National Review's French shredded Sherman's claim that "relatively few people would be affected," and also noted that the primary basis for lower-court usurpation of clear and constitutionally defined presidential authority was stonewalled:
The lower courts’ injunctions remain only in the narrowest of categories — where the person seeking entry has a “bona fide relationships with a person or entity in the United States.”
And what is a “bona fide relationship?” The court’s guidelines were strict ...
... Notably absent from the court’s decision is any analysis of Trump’s campaign statements. Moreover, the only dissenters from the opinion (Justices Gorsuch, Alito, and Thomas) wanted the injunctions vacated in their entirety. They are correct that the court’s ruling will invite further litigation as litigants test the boundaries of the “bona fide relationships,” but the difference between the dissenters and the six remaining justices was only over the proper extent of Trump’s legal victory. For now, the constitutional and statutory primacy of the executive and legislative branches over national security and immigration has been restored.
The judges in the courts below have been celebrated as heroic resistance figures. Yet now even the Supreme Court’s most liberal justices have rejected the lower courts’ overreach.
Most of the press is following the AP's "parts" take (and barely a "victory") on the Court's ruling:
- CNN.com — "Supreme Court allows parts of travel ban to take effect."
- Politico — "Supreme Court allows Trump's travel ban to take partial effect."
- New York Times — "Supreme Court Will Hear Travel Ban, Which Is Partly Reinstated."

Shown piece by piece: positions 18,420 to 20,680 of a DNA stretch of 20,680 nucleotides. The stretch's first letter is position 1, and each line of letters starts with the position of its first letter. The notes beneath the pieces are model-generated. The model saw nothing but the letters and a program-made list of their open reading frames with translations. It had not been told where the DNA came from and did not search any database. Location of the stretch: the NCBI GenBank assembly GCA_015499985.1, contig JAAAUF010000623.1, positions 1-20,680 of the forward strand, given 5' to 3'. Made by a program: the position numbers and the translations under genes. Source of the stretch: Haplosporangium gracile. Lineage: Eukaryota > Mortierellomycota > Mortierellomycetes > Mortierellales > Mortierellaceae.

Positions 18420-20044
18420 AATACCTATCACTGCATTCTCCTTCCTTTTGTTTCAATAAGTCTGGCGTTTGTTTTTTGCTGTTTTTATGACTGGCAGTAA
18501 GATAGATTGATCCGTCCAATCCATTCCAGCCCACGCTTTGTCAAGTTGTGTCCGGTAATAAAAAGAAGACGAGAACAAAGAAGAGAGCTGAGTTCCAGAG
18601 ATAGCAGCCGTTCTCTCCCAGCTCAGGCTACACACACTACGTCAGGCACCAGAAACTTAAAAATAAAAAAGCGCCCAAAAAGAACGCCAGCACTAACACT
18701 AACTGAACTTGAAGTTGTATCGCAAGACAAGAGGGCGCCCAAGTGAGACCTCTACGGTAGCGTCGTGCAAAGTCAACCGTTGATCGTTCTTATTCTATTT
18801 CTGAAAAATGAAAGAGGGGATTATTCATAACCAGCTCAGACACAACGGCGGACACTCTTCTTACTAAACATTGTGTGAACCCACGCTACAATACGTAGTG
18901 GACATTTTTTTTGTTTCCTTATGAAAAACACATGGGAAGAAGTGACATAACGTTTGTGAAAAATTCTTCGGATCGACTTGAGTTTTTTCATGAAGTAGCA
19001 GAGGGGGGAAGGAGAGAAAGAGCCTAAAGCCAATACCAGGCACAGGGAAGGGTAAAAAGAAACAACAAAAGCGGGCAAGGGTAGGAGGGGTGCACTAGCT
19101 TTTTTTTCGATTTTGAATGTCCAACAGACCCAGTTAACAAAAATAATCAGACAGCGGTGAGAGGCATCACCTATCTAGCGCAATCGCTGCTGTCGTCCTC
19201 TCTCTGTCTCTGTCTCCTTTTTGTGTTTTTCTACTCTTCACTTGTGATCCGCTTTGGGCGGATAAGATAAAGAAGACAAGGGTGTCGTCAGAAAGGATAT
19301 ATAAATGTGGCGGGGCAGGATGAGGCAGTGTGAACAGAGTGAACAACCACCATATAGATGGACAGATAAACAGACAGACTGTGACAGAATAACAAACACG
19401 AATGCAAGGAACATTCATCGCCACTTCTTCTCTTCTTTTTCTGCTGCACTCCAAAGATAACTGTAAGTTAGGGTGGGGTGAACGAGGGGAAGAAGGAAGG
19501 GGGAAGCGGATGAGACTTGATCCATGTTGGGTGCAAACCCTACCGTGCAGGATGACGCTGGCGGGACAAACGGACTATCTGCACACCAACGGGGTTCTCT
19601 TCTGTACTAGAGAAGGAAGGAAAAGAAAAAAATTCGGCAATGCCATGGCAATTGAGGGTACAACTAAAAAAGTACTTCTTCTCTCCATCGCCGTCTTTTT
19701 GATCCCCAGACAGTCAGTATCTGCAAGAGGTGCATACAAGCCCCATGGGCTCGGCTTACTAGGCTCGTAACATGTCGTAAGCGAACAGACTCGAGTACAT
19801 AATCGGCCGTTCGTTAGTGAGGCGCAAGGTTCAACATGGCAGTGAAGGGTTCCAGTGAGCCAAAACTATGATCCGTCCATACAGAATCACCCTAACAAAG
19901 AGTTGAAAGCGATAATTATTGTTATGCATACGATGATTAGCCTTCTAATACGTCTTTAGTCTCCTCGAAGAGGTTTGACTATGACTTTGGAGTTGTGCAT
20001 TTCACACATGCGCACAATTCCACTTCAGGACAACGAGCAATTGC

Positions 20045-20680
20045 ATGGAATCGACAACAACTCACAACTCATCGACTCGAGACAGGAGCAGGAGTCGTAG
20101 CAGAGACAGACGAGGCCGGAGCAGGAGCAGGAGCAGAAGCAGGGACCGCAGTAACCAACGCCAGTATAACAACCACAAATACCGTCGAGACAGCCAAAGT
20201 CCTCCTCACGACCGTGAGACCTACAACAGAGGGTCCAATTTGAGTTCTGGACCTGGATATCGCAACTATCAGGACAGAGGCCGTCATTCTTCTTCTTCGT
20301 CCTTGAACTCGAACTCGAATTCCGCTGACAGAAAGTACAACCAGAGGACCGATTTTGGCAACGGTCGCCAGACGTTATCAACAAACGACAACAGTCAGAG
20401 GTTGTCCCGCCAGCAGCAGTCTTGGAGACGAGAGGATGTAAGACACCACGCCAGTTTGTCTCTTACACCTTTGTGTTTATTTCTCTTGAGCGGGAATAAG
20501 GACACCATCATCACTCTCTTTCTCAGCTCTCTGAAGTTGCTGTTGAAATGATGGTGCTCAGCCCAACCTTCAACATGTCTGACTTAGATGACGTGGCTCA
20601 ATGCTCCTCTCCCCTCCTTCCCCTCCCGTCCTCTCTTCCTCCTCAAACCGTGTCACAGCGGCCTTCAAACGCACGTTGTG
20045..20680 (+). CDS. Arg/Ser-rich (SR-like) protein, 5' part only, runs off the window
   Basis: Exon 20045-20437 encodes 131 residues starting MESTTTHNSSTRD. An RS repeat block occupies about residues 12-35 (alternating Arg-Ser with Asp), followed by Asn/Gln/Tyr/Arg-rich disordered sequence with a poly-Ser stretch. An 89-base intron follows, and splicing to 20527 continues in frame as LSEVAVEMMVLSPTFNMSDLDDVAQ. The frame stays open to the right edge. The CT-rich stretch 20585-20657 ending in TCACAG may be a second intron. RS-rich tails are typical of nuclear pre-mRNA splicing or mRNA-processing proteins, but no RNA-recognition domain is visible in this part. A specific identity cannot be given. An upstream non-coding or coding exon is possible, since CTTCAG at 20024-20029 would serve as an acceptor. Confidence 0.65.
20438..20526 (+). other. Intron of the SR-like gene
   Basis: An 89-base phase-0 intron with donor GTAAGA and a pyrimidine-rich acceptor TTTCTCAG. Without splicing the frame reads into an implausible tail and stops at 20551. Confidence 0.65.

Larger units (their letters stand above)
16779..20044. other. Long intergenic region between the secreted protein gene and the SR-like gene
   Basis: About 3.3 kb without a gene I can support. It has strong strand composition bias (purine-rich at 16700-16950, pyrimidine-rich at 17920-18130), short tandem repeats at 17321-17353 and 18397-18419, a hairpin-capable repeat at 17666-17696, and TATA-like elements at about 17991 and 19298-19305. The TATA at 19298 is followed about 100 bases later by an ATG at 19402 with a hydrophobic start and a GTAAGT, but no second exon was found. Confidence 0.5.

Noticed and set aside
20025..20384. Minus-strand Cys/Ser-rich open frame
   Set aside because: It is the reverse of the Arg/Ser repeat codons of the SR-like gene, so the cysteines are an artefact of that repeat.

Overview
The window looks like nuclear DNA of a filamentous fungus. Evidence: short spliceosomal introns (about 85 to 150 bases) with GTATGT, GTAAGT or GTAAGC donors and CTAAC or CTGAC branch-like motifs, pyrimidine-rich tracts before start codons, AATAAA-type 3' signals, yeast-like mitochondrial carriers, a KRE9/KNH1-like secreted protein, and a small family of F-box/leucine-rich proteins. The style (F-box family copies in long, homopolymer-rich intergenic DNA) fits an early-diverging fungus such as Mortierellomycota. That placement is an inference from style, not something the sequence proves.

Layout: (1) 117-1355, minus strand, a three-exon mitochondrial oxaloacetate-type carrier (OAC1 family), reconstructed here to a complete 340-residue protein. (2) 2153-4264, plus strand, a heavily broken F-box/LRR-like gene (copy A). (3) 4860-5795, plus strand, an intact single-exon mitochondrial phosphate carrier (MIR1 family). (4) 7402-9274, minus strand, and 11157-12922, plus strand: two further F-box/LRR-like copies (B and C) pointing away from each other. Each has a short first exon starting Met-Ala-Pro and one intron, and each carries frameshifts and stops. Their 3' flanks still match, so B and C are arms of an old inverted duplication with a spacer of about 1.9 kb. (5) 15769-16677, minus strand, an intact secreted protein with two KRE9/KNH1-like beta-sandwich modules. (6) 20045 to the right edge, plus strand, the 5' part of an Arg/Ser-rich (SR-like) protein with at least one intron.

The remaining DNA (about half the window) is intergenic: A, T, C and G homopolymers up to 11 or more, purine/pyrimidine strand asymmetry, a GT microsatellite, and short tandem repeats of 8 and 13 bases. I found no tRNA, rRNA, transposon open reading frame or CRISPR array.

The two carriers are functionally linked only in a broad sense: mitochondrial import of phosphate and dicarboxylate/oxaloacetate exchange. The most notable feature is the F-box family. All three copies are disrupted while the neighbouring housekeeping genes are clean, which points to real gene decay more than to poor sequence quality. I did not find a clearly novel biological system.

- ABC News — "Supreme Court allows parts of Trump travel ban to take effect."
- Reuters — "Supreme Court breathes new life into Trump's travel ban." The opening: "The U.S. Supreme Court on Monday handed a victory to President Donald Trump by reviving parts of a travel ban on people from six Muslim-majority countries that he said is needed for national security but that opponents decry as discriminatory.")
The story at the New York Times disingenuously claimed that "those challenging the travel ban said the court’s opinion would protect the vast majority of people seeking to enter the United States to visit a relative, accept a job, attend a university or deliver a speech." Well of course, but as Justice Thomas and National Review's French noted, the ruling won't "protect" others, who just so happen to be the "vast majority" of those falling with its scope.
The New York Times also claimed that the ruling's exception for those with bona fide family or entity relationship somehow constituted "strict limits" on what the Trump administration can do, and even contended that the "liberal" justices "are likely to vote against it."
CNN, the New York Times, and Reuters failed to note the unanimous nature of the ruling. Politico and ABC did, but only by quoting President Trump's reaction, which was, in part: "Today's unanimous Supreme Court decision is a clear victory for our national security."
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The Los Angeles Times characterized the decision as a "compromise":
Supreme Court finds a compromise in reviving Trump's travel ban
The Supreme Court on Monday took a pragmatic approach to resolving the dispute over President Trump’s foreign travel ban with a middle-ground ruling that may defuse the controversy — for now.
Later LA Times verbiage tried to portray the Supremes as the outliers, describing the ruling as "handing a partial victory to the president and his lawyers after a string of rebukes in federal courts from Hawaii to Maryland." But at least the paper described that ruling as an "unsigned but unanimous opinion," something the AP should have done in its early dispatches.
Cross-posted at BizzyBlog.com.